Cardiac amyloidosis is associated with a high mortality rate, a long delay between the first signs and the diagnosis but a short interval between diagnosis and death. This scenario has changed recently due to improved disease awareness among doctors and significant progress in diagnosis thanks to multimodal imaging and a multidisciplinary approach. Therefore, during the last few years, we have had access to specific therapies for those patients. Those therapies are quite different depending on the type of amyloidosis, but there has been real progress. Systemic light chain amyloidosis (AL) with cardiac involvement is the most common form of cardiac amyloidosis. The severity of heart disease dictates the prognosis in AL amyloidosis. Advances in chemotherapy and immunotherapy that suppress light chain production have improved the outcomes. These recent improvements in survival rates have enabled therapies such as implanted cardiac defibrillators and heart transplantation that were usually not indicated for patients with advanced light chain amyloid cardiomyopathy to now be applied in selected patients. For transthyretin amyloidosis (ATTR), the second most common form of amyloidosis with cardiac involvement, there is also significant progress in treatment. Until recently, we had no specific therapy for ATTR cardiomyopathy (ATTR-CM), though now disease-modifying therapies are available. Therapies that stabilize transthyretin, such as tafamidis, have been shown to improve outcomes for patients with ATTR-CM. Modern treatments that stop the synthesis of TTR through gene silencing, such as patisiran and inotersen, have shown positive results for patients with TTR amyloidosis. Significant progress has been made in the treatment of amyloid cardiomyopathy, and hopefully, we will see even more progress with the spread of those treatments. We now can be optimistic about patients with this disease.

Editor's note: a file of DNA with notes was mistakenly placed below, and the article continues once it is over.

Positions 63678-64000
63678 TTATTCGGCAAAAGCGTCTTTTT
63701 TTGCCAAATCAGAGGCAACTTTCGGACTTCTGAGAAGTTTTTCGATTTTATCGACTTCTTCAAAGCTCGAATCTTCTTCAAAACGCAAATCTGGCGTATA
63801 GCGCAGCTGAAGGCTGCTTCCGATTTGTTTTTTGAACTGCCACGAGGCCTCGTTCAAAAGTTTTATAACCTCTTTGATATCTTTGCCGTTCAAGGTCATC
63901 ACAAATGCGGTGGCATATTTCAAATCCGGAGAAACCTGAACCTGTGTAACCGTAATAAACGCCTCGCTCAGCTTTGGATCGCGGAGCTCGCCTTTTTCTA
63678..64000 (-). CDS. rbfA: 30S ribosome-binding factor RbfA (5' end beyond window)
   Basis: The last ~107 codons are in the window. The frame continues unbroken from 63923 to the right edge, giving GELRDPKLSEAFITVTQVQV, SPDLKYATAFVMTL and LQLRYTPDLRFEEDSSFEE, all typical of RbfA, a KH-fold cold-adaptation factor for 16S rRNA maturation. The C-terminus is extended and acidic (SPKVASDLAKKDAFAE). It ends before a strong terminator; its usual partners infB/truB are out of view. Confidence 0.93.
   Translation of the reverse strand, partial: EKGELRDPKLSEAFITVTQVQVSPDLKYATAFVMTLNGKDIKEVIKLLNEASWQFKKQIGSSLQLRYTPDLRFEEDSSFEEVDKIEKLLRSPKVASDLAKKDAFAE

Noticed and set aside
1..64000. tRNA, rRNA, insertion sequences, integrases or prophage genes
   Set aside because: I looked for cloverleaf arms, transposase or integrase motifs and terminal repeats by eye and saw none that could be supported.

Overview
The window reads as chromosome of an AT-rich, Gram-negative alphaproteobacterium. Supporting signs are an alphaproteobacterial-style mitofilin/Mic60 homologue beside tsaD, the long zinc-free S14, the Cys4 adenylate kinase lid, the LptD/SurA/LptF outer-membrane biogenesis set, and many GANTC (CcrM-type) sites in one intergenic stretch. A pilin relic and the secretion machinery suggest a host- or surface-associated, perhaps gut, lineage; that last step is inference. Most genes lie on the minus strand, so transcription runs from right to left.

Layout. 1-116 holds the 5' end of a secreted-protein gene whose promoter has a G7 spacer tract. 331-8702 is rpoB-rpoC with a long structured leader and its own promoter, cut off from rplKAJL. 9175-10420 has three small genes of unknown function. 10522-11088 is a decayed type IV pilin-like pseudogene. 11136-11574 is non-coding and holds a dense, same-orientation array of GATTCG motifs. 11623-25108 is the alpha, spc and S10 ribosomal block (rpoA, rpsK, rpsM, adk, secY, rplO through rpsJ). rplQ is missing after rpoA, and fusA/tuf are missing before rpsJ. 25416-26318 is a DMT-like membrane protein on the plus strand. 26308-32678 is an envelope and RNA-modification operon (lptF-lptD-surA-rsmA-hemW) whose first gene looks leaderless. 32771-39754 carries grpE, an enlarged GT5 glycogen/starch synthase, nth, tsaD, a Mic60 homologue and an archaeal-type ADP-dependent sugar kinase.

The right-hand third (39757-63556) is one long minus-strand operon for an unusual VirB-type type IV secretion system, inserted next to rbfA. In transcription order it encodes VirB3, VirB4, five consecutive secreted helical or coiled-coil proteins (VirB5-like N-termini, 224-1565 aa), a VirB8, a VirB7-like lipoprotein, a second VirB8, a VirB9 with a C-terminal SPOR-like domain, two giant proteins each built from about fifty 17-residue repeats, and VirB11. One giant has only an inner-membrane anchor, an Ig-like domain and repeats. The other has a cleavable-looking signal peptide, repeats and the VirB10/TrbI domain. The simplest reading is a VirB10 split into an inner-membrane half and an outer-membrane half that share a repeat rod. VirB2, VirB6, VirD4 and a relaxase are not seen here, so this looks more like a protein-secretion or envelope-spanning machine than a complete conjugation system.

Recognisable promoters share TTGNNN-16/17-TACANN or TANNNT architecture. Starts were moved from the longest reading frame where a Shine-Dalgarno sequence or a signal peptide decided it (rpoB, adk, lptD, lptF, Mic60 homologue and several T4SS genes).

Keywords: Amyloid; Amyloidosis; Heart failure; Light chain; Restrictive cardiomyopathy; Transthyretin.